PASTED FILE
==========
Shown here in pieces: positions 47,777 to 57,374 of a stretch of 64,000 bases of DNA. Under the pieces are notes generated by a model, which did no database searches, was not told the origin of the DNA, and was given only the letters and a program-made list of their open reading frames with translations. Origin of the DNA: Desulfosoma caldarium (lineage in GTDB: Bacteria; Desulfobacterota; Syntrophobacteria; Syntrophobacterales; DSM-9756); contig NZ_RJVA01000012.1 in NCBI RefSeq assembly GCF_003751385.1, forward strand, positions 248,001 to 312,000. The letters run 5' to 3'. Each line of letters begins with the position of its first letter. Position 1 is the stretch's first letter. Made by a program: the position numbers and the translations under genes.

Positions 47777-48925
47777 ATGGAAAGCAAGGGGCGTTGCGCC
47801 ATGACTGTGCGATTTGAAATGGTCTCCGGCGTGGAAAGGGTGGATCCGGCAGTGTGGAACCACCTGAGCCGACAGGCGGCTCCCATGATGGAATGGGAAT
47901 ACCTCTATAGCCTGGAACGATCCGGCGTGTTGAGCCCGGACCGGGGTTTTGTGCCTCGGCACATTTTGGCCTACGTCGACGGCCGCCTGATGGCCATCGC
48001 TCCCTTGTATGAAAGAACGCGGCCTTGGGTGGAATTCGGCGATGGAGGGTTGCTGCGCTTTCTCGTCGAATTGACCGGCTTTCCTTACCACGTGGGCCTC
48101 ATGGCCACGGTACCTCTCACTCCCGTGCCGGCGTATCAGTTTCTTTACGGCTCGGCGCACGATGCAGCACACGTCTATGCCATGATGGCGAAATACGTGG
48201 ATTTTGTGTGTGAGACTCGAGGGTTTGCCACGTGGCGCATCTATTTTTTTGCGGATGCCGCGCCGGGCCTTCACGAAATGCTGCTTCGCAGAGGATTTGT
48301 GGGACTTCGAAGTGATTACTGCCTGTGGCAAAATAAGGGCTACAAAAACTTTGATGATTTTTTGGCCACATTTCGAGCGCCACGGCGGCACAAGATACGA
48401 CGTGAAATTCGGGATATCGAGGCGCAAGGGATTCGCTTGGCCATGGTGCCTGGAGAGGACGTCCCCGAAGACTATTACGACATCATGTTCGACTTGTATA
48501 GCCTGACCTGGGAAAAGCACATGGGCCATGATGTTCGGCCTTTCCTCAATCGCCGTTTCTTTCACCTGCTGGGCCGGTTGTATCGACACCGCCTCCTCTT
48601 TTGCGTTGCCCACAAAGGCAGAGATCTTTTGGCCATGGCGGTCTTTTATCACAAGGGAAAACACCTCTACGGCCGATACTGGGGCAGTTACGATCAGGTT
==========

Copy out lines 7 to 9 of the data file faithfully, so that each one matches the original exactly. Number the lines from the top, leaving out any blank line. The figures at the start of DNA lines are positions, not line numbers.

48101 ATGGCCACGGTACCTCTCACTCCCGTGCCGGCGTATCAGTTTCTTTACGGCTCGGCGCACGATGCAGCACACGTCTATGCCATGATGGCGAAATACGTGG
48201 ATTTTGTGTGTGAGACTCGAGGGTTTGCCACGTGGCGCATCTATTTTTTTGCGGATGCCGCGCCGGGCCTTCACGAAATGCTGCTTCGCAGAGGATTTGT
48301 GGGACTTCGAAGTGATTACTGCCTGTGGCAAAATAAGGGCTACAAAAACTTTGATGATTTTTTGGCCACATTTCGAGCGCCACGGCGGCACAAGATACGA